These are Cristina from Pegoretti’s own wise words, not mine. But they capture the mood perfectly. Over the last twenty years most bike companies have shipped their production to huge factories in the far east, to take advantage of economies of scale and reduce prices. All that is left now is little companies like Seven, Passoni, Pegoretti, No22 and FiftyOne, who are committed to highly technical artisan bikes made in place by craftsmen who have been building their skills for decades. People like Stef Adams at Seven and Pietro Pietricola from Pegoretti, who are the very best on the planet at what they do (which is just about everything in both their cases – they can both machine, weld, paint, finish to master-craftsman level). We are keeping in daily contact with them and trying to stay positive and plan with them for a brighter future, that will surely come. Their determination is inspiring.
In their own words below:


"Dear Phil and Jules

Yes, we find ways to come and do some work, continue to build, finish products. Pietro has the ability to do any kind of work in the preparation, build, welding, painting, packing the product if he needs to. He is the one that for the last 10 year trained any person that came into the workshop....of course it is difficult.

If for very big companies they say "too big to fail" probably they should also have a saying "too small to fail". Being very small helps to get back on our feet (at least we hope so!!)

Pietro and myself are fighters and don't give up easily and we have Dario watching and helping us.....”

Cristina Wurdig – Pegoretti

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No22 in better times

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Passoni's Fidea Milan Sanremo - Special Edition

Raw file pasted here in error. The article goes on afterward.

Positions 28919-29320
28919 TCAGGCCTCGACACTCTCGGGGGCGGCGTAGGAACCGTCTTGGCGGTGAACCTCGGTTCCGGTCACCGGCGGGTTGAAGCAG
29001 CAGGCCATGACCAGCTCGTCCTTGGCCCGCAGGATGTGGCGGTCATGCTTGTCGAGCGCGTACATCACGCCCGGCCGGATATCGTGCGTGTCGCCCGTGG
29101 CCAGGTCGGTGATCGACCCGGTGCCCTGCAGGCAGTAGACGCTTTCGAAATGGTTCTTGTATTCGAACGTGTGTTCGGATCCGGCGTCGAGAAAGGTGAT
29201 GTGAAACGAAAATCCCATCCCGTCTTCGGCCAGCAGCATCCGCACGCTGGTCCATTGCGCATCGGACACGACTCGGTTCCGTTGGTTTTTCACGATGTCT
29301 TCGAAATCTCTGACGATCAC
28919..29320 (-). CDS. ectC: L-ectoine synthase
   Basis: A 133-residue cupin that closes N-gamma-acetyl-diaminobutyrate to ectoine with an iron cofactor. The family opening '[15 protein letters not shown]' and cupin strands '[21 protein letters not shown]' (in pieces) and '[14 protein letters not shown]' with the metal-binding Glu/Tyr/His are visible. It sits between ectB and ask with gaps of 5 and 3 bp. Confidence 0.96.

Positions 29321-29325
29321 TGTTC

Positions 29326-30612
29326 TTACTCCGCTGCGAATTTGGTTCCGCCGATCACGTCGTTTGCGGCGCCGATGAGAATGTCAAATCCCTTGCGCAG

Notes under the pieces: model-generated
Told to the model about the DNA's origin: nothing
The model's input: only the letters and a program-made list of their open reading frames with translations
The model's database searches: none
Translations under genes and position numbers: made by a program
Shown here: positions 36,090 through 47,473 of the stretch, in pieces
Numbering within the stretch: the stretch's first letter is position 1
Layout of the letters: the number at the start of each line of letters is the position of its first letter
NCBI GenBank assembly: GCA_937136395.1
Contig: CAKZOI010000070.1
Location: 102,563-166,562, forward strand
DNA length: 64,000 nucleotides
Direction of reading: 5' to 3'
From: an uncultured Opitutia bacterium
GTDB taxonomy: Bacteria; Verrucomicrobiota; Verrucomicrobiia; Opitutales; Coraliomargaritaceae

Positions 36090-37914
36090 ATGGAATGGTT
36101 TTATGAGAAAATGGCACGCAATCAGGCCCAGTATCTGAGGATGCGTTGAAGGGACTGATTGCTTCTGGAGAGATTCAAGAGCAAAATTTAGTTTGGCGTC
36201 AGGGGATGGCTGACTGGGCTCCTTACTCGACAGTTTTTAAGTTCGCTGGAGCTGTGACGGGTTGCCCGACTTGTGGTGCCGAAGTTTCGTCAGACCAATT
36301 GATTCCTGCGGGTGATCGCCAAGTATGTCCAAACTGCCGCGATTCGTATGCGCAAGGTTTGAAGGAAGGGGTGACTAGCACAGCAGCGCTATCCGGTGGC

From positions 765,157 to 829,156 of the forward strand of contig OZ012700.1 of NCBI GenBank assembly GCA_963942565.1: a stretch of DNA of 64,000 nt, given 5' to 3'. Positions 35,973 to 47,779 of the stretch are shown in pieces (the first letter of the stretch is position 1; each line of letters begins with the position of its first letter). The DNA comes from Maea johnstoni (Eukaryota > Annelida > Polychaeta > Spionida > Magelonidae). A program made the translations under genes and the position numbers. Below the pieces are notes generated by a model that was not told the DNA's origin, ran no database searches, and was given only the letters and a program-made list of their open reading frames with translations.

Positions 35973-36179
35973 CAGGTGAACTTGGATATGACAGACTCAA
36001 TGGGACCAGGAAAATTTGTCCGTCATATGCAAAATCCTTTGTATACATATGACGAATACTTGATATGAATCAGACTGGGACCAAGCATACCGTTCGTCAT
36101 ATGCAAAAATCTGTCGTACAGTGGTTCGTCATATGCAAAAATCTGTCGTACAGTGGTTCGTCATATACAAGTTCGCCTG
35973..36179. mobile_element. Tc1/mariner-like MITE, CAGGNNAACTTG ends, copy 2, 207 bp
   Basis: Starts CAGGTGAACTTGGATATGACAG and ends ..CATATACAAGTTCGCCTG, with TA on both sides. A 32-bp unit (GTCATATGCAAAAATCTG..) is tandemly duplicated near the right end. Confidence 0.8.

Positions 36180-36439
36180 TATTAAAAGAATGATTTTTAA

“Like the Pegoretti crew, we'll get the music blasting, machines running, and torches burning just as soon as we can - in the meantime…..No. 22 has been ordered to close for the time-being by State of NY as a 'non-essential' business. You can still order a frame or bike through Cyclefit and get into the production queue.

Coincidentally, it was a year to the day that we were celebrating our unprecedented awards success at NAHBS. Today, the continued health and safety of our staff, customers, dealers, and loved ones seems reward enough.”

Bryce Gracey – No22 Co-founder


"Dear Julian and Phil, I wanted to send a short message to thank you for supporting Passoni during this difficult time for us all. At Passoni we experienced and still in the middle of the worst of what the consequences of Covid19 could bring.

We hope that our experience in Lombardy (the epicentre of the crisis and where Passoni is located) could lead a number of other countries prevent some of the mistakes we made but also some of the things we did right - i.e. shut down the country completely.

we decided to fundraise for our Public Healthcare System doing such an amazing jobs. For every Limited Edition Fidia Milano-Seremo bike purchased, we are kindly asking every collector to donate a minimum EUR 200 to the Public Health System and Passoni will donate EUR 200 as well. Ask Phil and Jules for more details"
Matteo Cassina - Passoni

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Buzzing Seven on a normal day


FiftyOne - Handmade in Dublin

Seven Cycles

"Cyclefit's ten-year partnership with Seven has produced countless creative bike designs. Our latest collaboration required Seven to develop new processes and design capabilities. The radically original OVRLND gravel bike is an early release from Seven and a very limited edition from Cyclefit. We are honored to work with Cyclefit to introduce a limited edition bike unlike anything that's come before."

Rob Vandermark - Seven Founder

Seven Cycles

FiftyOne Cycles

Hi Phil,No real change here. We continue to adhere to all the advice and as I said in my previous email tend to be working alone - I'm hoping when people get a little more used to the restrictions they will be actually quite excited about the prospect of buying a new bike. We can of course go along way to pre-process whilst we are in lock-down.

About the author

Philip Cavell, Co-founder

Co-founder, bike fitter and bike designer. Phil rides a Seven titanium disc bike. He likes dogs and fine wine.

View other posts by Philip Cavell